Graduation is an excellent time to get your financial life started on the right foot. But it’s not all about money. This is the advice Dick Costolo, CEO of Twitter, offered University of Michigan graduates in 2013:
So far you guys have gotten where you are by meeting and exceeding expectations … From here on out, you have to switch gears,” he said. “There are no expectations. There is no script. When you’re doing what you love to do, you become resilient … If, on the other hand, you do what you think is expected of you, or what you’re supposed to do, and chaos ensues – as it surely will – you will look to external sources for what to do next, because that will be the habit you’ve created for yourself. You’ll be standing there frozen on the stage of your own life.
New college graduates would be wise to follow these 13 tips:
Establish credit, use it wisely and monitor your profile. “If you look at the people who are most prone to ID theft, it’s not seniors – it’s college students,” Chatzky says. “It’s because they have such a substantial online profile. Unscrupulous persons can create a profile and pretend to be you.”
Live within your means. Living below your means is even better. “Don’t get stuck in lifestyle creep,” advises LaTisha D. Styles, an investment analyst in Atlanta who started the Young Finances website four years ago at age 26. When she received her annual cost-of-living raise the last few years, she increased her contribution to her 401(k) plan and stuck with a frugal lifestyle. “In the meantime, I stayed in the same apartment, spent roughly the same on groceries and entertainment and never really felt the financial crunch because my increased contributions were offset by less taxable income,” she says.
Save money automatically. You can do it through payroll deduction, automatic withdrawal from your bank account or throwing change in a jar. “Building the habit of saving and setting money aside is more important than the amount in those first few years,” says Julie Rains, the mother of a college sophomore who writes about personal finance for Wise Bread and her own blog, Working to Live Differently.
Take advantage of employer 401(k) plans. If your employer offers a 401(k) plan or equivalent, contribute as much as you can – ideally at least enough to get the maximum employer match. “By not taking advantage of it, you’re essentially leaving free money on the table and giving yourself a pay cut,” says Robert Farrington, founder and editor-in-chief of The College Investor website. “The younger you are when you start, the more powerful compounding interest works for you. By starting at 22 vs. 30, you could add hundreds of thousands of dollars more to your retirement account.”
Pay your bills on time. Not only is it a good habit, it will help you build credit and avoid exorbitant late fees.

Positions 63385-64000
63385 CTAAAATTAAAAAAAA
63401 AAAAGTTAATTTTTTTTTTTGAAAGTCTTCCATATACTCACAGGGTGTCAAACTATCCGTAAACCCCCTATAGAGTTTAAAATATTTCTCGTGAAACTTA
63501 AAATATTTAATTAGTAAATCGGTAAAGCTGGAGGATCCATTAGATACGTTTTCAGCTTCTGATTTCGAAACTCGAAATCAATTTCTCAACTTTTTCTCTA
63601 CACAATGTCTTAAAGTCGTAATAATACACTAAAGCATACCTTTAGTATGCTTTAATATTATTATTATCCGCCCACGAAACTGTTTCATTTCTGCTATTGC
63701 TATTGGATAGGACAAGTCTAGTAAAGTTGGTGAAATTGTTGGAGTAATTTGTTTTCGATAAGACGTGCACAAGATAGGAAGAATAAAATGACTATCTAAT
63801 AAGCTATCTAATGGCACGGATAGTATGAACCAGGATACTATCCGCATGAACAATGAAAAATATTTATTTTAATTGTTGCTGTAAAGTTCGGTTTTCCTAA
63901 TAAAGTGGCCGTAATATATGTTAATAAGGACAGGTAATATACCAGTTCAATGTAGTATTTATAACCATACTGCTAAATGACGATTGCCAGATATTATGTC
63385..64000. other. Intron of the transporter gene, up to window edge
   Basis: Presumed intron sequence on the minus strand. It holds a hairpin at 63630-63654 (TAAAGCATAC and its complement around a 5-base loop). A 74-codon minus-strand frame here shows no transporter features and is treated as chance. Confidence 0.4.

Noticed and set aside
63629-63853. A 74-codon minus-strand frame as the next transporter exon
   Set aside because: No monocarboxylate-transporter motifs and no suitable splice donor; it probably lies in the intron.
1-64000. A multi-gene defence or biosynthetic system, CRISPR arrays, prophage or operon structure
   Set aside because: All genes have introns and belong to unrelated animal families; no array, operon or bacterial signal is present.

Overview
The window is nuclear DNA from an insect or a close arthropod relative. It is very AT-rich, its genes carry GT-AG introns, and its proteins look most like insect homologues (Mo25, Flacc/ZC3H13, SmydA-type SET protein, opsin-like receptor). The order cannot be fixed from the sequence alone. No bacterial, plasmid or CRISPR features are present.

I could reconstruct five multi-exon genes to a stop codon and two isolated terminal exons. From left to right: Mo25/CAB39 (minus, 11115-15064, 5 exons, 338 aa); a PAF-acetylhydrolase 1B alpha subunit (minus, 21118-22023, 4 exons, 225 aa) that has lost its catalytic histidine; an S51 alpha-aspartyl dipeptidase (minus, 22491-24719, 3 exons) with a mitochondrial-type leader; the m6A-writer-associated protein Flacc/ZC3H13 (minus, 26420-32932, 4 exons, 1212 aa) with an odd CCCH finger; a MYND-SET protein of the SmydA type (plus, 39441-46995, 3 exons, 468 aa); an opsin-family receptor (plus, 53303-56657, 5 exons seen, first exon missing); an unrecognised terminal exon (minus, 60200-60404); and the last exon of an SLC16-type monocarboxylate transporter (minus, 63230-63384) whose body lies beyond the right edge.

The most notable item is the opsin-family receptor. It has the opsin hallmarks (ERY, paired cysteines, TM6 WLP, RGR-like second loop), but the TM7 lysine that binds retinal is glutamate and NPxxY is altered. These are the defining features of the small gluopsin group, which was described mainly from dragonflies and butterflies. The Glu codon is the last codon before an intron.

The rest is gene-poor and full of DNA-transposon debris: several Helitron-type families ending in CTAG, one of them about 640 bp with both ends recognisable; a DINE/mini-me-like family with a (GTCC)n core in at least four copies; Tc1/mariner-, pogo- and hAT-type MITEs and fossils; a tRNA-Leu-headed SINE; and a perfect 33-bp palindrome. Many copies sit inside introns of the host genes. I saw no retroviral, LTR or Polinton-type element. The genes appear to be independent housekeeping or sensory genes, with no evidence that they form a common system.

Choose your friends wisely. Don’t hang out with, or even consider dating, people who encourage you to spend your money foolishly. Those kinds of attitudes rub off. The dating part is especially important because you absolutely don’t want to marry someone who doesn’t share your financial values.
Weigh the costs vs. benefits before going to graduate school. In some fields, such as education, a master’s degree is a necessity. In others, having a master’s degree grants few career benefits beyond what you learn. You don’t want to accrue additional debt to get a degree that won’t increase your salary. After you’ve been in the workplace several years, you may decide to change direction or your employer may pay your way.
Learn about personal finance and investing. The Internet is exploding with blogs and websites aimed at teaching 20-somethings how to manage their money. Read, learn and think ahead.
Don’t expect to get a job by only filling out online applications. You are more likely to find a job through your college professors, parents, friends of parents and parents of friends, pastors, former babysitting clients and anyone else you know. This could require talking to people on the phone or in person. Just do it.
Stay in touch with your college friends and professors. Networking is one of the most important career skills you’ll ever learn, and social media has just made it easier. Decades after you graduate, you may get your dream job from the guy you played poker with as an undergraduate.
Learn to cook and clean. Not only will cooking save you money, but you’ll also be healthier. If you don’t already know how to clean and do laundry, pick up those skills, too. If you’re living at home, it’s an excellent trade for free rent.
Splurge on experiences, not things. This is not the time to buy a new Corvette or a designer wardrobe, even if you just got a wonderful job with a fabulous salary. You’ll never be this free again. Take every opportunity to travel and try new experiences.
A version of this story appeared previous at U.S. News and World Report.